The Girl of The Sea of Cortez by Peter Benchley #review

I am delighted to share a book that has been on my shelf for many years. I originally picked it up from a charity. The Girl of The Sea of Cortez by Peter Benchley is very far removed from the more well known book Jaws. It was first published in 1982 and has so many relevant points about the human impact on our oceans that it is a very poignant message.

So let us have a look and see what this one is all about…

On an island in the Gulf of California, an intrepid young woman named Paloma carries a special legacy from her father—a deep understanding of the sea and a sixth sense about the need to protect it.

Every day, Paloma paddles her tiny boat into the ocean and anchors over a seamount—a submerged volcanic peak sixty feet underwater that is clustered with spectacular sea animals and a wondrous web of marine life.

It is there that an astonishing event takes place, when on one of her dives Paloma is shadowed by a manta ray—an animal so large it blocks the sun. She develops an extraordinary relationship with this luminous, gentle creature, but instinctively knows its existence is a secret she must fiercely protect.

Benchley’s novel paints a poignant picture of humanity’s precarious relationship with the ocean, which unfolds alongside a heartrending story of familial bonds, often revealing that the ignorance of man is far more dangerous than the sea. Full of beauty, danger, and adventure, The Girl of the Sea of Cortez is triumphant—a novel to fall in love with.

I picked up a hardback copy of this book in a charity shop quite a while ago. It was the author that caught my eye. Yes! Peter Benchley the author of Jaws and also The Deep, I mention these two books as they are the ones I read many years ago. The Girl of The Sea of Cortez is very far removed from the book and the film Jaws and the hysteria that was whipped up at the time. Instead this book is a magical read that delves into the depths of the marine ecosystem that the main protagonist Paloma knows.

This was such a pleasure to read as the author creates such a superb and rich setting. Paloma is very different to others in her village, she follows in her fathers belief that the local fishermen should only catch what they need rather get greedy and take all they can. At it’s core is a message about protecting ocean fish stocks, taking what can be eaten and not sold. Alongside this message runs the traditions and beliefs of the fishing community on the islad. The way things have been done over generations are changing, what went before is being replaced by a new generation who want more from their lives. I understand that people want more things, especially those that live in a more isolated existence.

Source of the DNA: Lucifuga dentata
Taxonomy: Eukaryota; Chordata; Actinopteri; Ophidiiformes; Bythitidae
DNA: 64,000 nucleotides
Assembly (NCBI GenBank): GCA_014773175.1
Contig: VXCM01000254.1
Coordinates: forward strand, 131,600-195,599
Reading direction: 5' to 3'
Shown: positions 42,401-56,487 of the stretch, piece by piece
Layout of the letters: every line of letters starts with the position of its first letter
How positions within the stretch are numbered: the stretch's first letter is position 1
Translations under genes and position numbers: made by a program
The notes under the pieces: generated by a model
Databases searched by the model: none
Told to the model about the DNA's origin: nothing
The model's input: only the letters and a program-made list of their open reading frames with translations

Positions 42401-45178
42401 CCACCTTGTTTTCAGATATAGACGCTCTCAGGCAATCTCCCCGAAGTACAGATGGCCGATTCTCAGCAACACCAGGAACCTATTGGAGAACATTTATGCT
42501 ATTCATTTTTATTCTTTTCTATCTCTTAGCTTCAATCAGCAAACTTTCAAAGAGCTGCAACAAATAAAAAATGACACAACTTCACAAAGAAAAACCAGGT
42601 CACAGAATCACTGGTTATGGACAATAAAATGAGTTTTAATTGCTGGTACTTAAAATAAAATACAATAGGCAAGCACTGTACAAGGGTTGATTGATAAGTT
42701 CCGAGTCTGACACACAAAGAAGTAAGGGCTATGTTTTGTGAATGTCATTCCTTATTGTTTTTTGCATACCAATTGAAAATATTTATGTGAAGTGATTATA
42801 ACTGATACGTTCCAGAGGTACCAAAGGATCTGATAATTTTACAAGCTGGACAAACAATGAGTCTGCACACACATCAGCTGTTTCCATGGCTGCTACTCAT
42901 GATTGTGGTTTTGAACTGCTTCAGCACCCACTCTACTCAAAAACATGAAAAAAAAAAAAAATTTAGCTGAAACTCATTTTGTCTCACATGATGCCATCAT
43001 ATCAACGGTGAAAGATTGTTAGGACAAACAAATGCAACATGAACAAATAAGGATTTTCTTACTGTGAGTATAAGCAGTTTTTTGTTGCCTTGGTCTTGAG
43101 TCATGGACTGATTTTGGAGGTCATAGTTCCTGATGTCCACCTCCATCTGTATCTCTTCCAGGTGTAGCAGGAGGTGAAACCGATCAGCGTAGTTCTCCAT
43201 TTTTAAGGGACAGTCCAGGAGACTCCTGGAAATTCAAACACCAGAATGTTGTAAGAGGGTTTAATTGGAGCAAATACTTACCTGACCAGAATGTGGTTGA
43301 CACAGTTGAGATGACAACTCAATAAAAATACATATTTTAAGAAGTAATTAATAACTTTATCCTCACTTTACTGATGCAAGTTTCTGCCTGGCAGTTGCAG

The story of Paloma and her relationship with a secret area in the Sea of Cortez that is unknown to other fishermen sounds so idyllic. Her affinity with the creatures that inhabit this fabulous area made it feel like such a sacred place, it a gave the story such a magical feel, like a world slightly separate from everywhere else. Paloma is a girl who is willing to buck the trend and stand up for her beliefs and wants to protect the future of the seas. Without careful management she knows that once the fish are gone, then there is no future.

This is a beautifully written story and such a surprise as it was so different to what I expected. It is a powerful and very addictive read that has a very strong message at its core. It is one I would definitely recommend.

This book was originally published in June 1982. That’s 37 years ago, and in that time some of the aspects that are warned about in this book have actually come true. It is so scary to think that in those years there have been many species that are either on the critically endangered or extinct list. Just search on the internet…it is a very sad search… 😦

Many thanks for reading my post, a like or share would be wonderful 🙂 xx

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